Whether or not atheism deserve it or not, their are groups flying the banner that go far beyond simple non-belief to near fanatical opposition to belief. That is just baggage I wouldn't voluntarily associate with. Agnosticism doesn't seem to have as many negative perceptions attached to it. Personally, I'd rather not label myself with any of them, but, if I do have to, I'm just explaining why I don't choose to call myself atheist.

      October 9, 2012 at 9:59 am |
    • AtheistSteve

      If you find the actions of atheist groups distasteful then that's your prerogative. I tend to think their voice is important if only for those like-minded individuals who suppress their beliefs in fear of reprisal from theist dominance(family, coworkers, neighbors, etc.)
      But the simple fact remains...if you believe in God you are a theist...if you don't...you're an atheist. Neither position is making a statement of knowledge...just belief. I don't know there isn't a god...I simply don't believe it.

      October 9, 2012 at 10:07 am |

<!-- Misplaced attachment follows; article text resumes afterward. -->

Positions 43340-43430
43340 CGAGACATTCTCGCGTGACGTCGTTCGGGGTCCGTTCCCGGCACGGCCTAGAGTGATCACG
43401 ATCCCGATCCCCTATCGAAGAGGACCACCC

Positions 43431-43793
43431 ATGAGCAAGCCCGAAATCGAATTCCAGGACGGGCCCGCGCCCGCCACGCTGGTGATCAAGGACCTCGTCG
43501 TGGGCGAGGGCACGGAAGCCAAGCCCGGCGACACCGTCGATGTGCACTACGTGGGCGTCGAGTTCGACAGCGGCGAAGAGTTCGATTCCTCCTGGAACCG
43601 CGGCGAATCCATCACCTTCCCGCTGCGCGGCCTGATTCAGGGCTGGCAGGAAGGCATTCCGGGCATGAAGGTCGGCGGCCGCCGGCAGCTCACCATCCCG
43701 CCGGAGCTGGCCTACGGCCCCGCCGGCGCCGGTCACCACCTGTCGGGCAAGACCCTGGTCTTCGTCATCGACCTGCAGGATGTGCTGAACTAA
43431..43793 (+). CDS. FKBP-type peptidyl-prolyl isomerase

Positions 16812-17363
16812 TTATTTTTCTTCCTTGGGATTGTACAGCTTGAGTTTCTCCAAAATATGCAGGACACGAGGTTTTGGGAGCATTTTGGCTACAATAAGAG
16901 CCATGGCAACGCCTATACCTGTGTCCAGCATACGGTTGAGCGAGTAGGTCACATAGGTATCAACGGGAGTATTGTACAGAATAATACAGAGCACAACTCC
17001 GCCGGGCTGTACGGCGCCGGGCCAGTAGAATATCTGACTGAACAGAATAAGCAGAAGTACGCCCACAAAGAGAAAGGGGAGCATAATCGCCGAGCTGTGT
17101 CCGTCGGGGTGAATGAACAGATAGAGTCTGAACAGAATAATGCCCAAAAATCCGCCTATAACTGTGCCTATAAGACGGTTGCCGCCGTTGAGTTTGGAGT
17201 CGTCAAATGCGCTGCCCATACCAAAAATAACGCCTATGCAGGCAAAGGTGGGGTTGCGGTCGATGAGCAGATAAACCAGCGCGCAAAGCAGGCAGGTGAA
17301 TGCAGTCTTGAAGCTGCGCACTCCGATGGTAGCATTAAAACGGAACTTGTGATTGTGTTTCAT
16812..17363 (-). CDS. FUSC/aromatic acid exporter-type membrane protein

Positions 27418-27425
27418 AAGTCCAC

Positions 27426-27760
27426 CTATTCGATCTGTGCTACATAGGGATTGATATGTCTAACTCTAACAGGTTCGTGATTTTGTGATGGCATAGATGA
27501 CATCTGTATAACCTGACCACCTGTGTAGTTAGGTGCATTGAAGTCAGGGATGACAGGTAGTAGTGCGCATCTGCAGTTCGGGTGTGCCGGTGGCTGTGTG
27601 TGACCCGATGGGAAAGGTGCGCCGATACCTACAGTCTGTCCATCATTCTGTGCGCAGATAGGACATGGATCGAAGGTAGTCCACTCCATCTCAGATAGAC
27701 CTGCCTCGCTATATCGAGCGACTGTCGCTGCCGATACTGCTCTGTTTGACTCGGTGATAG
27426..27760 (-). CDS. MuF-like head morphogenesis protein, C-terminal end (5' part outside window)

6. WASP


    "Imagine there's no heaven
    It's easy if you try
    No hell below us
    Above us only sky
    Imagine all the people
    Living for today...

    Imagine there's no countries
    It isn't hard to do
    Nothing to kill or die for
    And no religion too
    Imagine all the people
    Living life in peace...

    You may say I'm a dreamer
    But I'm not the only one
    I hope someday you'll join us"

    October 9, 2012 at 9:32 am |
    • Gorsh

      This wasn't the Beatles, but close.

      October 9, 2012 at 9:37 am |
    • therealpeace2all


      I agree... great song. However, I guess I learned something new today, as I always thought that this was a "John Lennon" gig ?


      October 9, 2012 at 9:37 am |
    • smartaz

      Yeah, and that song makes the 100% wrong assumption that people are naturally good. People blame religion for all that is bad in the world. Yet the same people say people created religion. So, why is it safe to assume that if people created religion that people would suddenly be good people if religion went away? People will always find a reason to be what they are now. For example, you do not have to teach your child to lie. You have to teach your child to tell the truth.

      October 9, 2012 at 9:40 am |
    • Watnen

      John Lenon was a briliiant man.

      October 9, 2012 at 9:45 am |
    • AtheistSteve

      Good people will do good things....bad people will do bad things.....but it absolutely requires religion to make good people do bad things.

      October 9, 2012 at 10:13 am |
    • BigTaters

      1. There are countries and always will be
      2. People are being killed south of border daily for a plant called marijuana. Not sure how religion is to blame for that.